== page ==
Aspartate is a limiting metabolite for cancer cell proliferation under hypoxia and in tumours

Javier Garcia-Bermudez, Lou Baudrier, Konnor La, Xiphias Ge Zhu, Justine Fidelin, Vladislav O. Sviderskiy, Thales Papagiannakopoulos, Henrik Molina, Matija Snuderl, Caroline A. Lewis, Richard L. Possemato, Klvanç Birsoy

Research output: Contribution to journalArticlepeer-review

196 Scopus citations


As oxygen is essential for many metabolic pathways, tumour hypoxia may impair cancer cell proliferation 1-4 . However, the limiting metabolites for proliferation under hypoxia and in tumours are unknown. Here, we assessed proliferation of a collection of cancer cells following inhibition of the mitochondrial electron transport chain (ETC), a major metabolic pathway requiring molecular oxygen 5 . Sensitivity to ETC inhibition varied across cell lines, and subsequent metabolomic analysis uncovered aspartate availability as a major determinant of sensitivity. Cell lines least sensitive to ETC inhibition maintain aspartate levels by importing it through an aspartate/glutamate transporter, SLC1A3. Genetic or pharmacologic modulation of SLC1A3 activity markedly altered cancer cell sensitivity to ETC inhibitors. Interestingly, aspartate levels also decrease under low oxygen, and increasing aspartate import by SLC1A3 provides a competitive advantage to cancer cells at low oxygen levels and in tumour xenografts. Finally, aspartate levels in primary human tumours negatively correlate with the expression of hypoxia markers, suggesting that tumour hypoxia is sufficient to inhibit ETC and, consequently, aspartate synthesis in vivo. Therefore, aspartate may be a limiting metabolite for tumour growth, and aspartate availability could be targeted for cancer therapy.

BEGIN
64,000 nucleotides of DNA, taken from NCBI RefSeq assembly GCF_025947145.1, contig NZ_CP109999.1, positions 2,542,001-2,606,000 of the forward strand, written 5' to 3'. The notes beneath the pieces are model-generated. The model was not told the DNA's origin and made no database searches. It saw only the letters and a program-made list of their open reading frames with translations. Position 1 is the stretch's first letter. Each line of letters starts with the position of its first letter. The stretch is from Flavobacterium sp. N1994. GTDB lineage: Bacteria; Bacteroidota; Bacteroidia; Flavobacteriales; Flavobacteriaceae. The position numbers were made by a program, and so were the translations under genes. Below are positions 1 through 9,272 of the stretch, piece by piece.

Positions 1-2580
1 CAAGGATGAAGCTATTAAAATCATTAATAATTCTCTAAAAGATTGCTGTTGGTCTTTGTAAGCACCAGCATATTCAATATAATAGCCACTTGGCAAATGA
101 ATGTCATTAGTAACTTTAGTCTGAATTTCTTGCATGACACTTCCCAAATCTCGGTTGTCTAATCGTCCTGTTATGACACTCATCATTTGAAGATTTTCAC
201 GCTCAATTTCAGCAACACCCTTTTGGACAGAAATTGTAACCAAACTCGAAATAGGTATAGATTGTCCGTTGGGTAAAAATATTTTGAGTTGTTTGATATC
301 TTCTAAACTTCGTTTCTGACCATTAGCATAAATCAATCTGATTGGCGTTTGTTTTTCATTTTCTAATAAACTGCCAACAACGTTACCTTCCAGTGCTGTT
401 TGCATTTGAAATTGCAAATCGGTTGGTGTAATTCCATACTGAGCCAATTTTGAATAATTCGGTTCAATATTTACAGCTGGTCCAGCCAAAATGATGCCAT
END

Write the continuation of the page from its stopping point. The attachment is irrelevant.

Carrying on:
Original languageEnglish (US)
Pages (from-to)775-781
Number of pages7
JournalNature cell biology
Issue number7
StatePublished - Jul 1 2018
Externally publishedYes

ASJC Scopus subject areas

  • Cell Biology


Dive into the research topics of 'Aspartate is a limiting metabolite for cancer cell proliferation under hypoxia and in tumours'. Together they form a unique fingerprint.

Cite this